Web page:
États-Unis : les nominations à la Cour suprême, enjeu des élections de 2016 Potomac Paper, No. 27, June 2016
With the death of Justice Antonin Scalia on February 13, 2016, the Supreme Court of the United States lost a beacon of conservative thought and one of the most influential American jurists of the last thirty years. The question of his replacement immediately became an issue as the United States looks forward to the presidential election in November. While past nominations to the Supreme Court have been relatively uncontentious, nominations today are affected by the polarization of American politics.
At the forefront of the debate is a highly politicized struggle between President Obama, who proposed judge Merrick Garland, a rather centrist candidate, and the Republican camp, which contends that a president at the end of his term of office should not appoint a new Justice to the court and thus refuses to even hold hearings for the nominee, let alone an up and down vote.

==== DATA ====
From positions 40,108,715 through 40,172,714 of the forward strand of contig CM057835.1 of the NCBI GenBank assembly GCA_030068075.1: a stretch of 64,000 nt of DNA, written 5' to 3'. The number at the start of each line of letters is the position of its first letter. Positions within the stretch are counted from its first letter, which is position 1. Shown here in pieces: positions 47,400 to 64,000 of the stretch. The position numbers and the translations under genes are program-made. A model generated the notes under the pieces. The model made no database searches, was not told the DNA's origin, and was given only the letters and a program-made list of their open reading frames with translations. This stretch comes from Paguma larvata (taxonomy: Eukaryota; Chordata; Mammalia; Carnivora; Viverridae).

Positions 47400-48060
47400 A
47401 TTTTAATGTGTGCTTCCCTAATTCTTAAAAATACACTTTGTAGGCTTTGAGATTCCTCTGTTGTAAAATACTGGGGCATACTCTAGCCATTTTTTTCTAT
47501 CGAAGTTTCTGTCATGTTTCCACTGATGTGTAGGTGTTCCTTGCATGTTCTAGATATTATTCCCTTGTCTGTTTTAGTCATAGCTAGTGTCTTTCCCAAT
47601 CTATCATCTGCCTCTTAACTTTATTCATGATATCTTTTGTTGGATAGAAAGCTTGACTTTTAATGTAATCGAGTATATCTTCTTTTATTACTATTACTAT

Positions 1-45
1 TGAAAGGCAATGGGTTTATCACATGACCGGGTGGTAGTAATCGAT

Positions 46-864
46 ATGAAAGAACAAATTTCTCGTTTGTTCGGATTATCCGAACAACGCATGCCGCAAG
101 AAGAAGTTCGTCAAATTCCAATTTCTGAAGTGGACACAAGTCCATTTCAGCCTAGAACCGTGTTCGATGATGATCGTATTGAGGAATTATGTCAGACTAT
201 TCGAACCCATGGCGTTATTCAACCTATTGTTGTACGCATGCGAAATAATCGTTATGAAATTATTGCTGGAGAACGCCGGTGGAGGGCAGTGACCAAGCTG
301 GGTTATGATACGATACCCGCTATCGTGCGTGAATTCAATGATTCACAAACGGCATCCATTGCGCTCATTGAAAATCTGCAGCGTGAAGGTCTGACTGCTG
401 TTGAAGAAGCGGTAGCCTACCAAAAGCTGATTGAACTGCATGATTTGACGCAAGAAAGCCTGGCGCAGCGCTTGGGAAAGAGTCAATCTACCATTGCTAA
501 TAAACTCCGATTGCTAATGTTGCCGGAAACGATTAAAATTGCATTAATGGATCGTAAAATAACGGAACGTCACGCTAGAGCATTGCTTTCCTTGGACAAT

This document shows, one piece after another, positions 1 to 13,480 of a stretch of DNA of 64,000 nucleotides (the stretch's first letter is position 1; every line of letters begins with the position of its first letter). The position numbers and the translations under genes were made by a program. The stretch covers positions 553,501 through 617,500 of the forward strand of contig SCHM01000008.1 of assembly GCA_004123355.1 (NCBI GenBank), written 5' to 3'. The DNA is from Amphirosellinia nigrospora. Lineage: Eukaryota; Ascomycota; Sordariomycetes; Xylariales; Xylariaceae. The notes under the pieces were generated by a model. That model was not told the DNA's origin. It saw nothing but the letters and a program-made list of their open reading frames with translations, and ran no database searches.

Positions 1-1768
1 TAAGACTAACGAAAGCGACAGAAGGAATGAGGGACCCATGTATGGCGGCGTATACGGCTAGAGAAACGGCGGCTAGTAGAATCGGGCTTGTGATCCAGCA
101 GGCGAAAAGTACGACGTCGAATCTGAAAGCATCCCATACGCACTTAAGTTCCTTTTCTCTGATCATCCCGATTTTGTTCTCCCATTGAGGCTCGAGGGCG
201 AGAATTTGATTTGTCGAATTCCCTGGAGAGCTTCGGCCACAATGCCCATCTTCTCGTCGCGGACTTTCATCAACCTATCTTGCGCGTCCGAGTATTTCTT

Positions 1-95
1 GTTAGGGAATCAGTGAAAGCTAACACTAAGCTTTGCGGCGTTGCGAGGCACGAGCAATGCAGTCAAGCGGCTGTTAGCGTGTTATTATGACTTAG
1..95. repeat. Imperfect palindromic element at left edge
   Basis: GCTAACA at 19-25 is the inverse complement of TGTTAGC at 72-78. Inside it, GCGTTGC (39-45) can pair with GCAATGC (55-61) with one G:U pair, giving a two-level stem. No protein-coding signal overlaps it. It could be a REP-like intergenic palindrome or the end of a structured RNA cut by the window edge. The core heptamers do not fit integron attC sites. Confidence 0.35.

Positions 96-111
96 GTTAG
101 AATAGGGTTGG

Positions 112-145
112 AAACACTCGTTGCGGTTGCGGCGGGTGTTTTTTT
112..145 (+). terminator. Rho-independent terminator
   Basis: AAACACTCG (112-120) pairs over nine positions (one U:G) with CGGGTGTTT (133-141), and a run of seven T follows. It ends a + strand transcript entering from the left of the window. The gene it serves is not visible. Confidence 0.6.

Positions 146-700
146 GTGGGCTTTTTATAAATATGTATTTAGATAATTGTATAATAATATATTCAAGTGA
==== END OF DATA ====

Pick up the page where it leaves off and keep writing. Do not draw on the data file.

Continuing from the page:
In addition to the vacancy caused by Scalia's death, four other current judges are likely nearing the end of their tenures due to their advanced age. America's next president may therefore have the opportunity to nominate a number of new Justices. If the democratic candidate Hillary Clinton is elected, the ideological composition of the court, generally considered rather conservative since the appointment of Scalia in 1986 could become somewhat more liberal. In view of the impact of the Supreme Court's decisions on many aspects of Americans' everyday lives and on the balance of power in the country, this would have considerable consequences for decades to come.
This content is available in French: "Les Etats-Unis : les nominations à la Cour suprême, enjeu des élections de 2016."